Previous Calls for Papers
Issue #15: "Urban Processes, Water Dynamics & Climate Change"
Expected publication date: December 2020
Essential to any form of life, water defines our blue planet. Historically, human settlements have managed this resource for both personal use and the development of all kind of activities. Old settlements and their hydrologic systems found at some point in time a balance, but with the industrial revolution, urban development and its relation to water systems and associated ecologies have drastically transformed. Today’s socioecological crisis is unprecedented. Humanity’s capacity for environmental transformation has come to define a new geological era, known as the Anthropocene (the era of men). Understanding the causes of this planetary transformation calls for alternative and more precise names such as Thanatocene (the era of war), Phagocene (the era of consumption), Thermocene (the era of global warming) and Capitalocene (the era of capital).
Amongst all the places of a watershed, riverfronts, deltas and coasts are not only the most densely inhabited and often polluted landscapes, but they are also the most vulnerable to climate change. Within these areas, the most floodable and polluted zones typically host the most underserved social groups, adding complexity to the problems in place.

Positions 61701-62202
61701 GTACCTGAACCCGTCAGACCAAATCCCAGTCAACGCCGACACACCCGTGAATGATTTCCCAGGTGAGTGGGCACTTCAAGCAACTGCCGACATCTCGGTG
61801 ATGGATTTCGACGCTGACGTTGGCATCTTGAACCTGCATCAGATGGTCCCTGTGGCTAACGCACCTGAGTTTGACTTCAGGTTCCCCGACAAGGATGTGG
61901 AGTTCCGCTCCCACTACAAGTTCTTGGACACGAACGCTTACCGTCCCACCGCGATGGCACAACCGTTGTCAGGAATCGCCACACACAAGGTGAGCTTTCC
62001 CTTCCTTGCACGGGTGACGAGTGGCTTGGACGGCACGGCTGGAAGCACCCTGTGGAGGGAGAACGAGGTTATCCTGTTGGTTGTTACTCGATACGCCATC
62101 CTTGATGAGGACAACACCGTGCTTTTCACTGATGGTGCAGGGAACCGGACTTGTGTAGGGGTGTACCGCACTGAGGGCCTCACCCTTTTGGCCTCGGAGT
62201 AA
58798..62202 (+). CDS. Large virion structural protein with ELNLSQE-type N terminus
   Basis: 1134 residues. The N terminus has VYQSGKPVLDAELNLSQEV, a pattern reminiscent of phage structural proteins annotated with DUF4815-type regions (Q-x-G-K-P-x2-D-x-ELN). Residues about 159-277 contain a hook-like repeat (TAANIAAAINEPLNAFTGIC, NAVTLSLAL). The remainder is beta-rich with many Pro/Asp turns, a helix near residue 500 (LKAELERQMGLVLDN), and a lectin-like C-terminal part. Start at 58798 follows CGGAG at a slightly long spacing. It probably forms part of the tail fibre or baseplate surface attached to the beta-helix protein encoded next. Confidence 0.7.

A regime of increased frequency and intensity of storms, floods of extraordinary flows, and longer periods of droughts characterizes climate change. Global warming melts glaciers and icecaps provoking sea level rise. While adaptation to climate change is an urgent matter, it is no less important to pay attention to the causes, that can be summarized by both high energy and material consumption. Reforming our cities and the way we inhabit our territory can unfold at two speeds. Short term climate adaptation and resiliency will need social cohesiveness to deliver fair resettlements. Mid and long-term strategies to reduce energy and material consumption will act together to reverse global warming and pollution.